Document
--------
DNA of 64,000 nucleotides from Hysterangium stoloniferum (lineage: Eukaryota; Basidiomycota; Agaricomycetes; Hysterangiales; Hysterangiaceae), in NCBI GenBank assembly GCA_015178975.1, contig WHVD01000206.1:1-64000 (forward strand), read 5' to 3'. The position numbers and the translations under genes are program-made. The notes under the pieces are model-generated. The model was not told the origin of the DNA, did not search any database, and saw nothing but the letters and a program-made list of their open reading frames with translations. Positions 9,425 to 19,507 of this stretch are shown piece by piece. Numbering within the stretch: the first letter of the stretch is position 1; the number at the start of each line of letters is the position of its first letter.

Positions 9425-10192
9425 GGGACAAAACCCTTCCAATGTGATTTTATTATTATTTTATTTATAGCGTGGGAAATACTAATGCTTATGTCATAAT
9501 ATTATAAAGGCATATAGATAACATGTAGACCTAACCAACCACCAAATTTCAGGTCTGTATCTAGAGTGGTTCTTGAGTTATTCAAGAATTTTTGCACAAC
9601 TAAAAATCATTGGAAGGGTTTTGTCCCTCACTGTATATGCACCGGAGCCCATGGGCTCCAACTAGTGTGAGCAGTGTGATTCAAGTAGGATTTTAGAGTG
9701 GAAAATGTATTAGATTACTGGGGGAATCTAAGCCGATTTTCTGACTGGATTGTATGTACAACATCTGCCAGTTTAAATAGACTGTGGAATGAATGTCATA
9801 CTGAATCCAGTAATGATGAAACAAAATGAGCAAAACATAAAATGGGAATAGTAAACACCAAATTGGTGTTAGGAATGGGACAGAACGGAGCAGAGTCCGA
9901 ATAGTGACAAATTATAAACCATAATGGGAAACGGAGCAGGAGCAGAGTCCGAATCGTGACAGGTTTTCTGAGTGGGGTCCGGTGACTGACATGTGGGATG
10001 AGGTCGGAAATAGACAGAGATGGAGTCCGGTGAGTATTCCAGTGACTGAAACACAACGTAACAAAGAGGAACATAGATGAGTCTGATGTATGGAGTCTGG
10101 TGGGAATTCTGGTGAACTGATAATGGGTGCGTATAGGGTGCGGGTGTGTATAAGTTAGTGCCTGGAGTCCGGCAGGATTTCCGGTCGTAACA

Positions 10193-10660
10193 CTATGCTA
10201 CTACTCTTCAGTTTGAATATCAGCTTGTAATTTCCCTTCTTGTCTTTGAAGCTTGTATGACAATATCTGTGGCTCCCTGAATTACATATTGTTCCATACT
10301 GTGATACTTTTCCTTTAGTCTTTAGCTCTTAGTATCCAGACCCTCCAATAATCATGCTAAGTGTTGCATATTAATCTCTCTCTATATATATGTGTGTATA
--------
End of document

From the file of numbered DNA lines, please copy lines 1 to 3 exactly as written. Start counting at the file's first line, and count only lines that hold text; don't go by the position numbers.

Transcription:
DNA of 64,000 nucleotides from Hysterangium stoloniferum (lineage: Eukaryota; Basidiomycota; Agaricomycetes; Hysterangiales; Hysterangiaceae), in NCBI GenBank assembly GCA_015178975.1, contig WHVD01000206.1:1-64000 (forward strand), read 5' to 3'. The position numbers and the translations under genes are program-made. The notes under the pieces are model-generated. The model was not told the origin of the DNA, did not search any database, and saw nothing but the letters and a program-made list of their open reading frames with translations. Positions 9,425 to 19,507 of this stretch are shown piece by piece. Numbering within the stretch: the first letter of the stretch is position 1; the number at the start of each line of letters is the position of its first letter.

Positions 9425-10192
9425 GGGACAAAACCCTTCCAATGTGATTTTATTATTATTTTATTTATAGCGTGGGAAATACTAATGCTTATGTCATAAT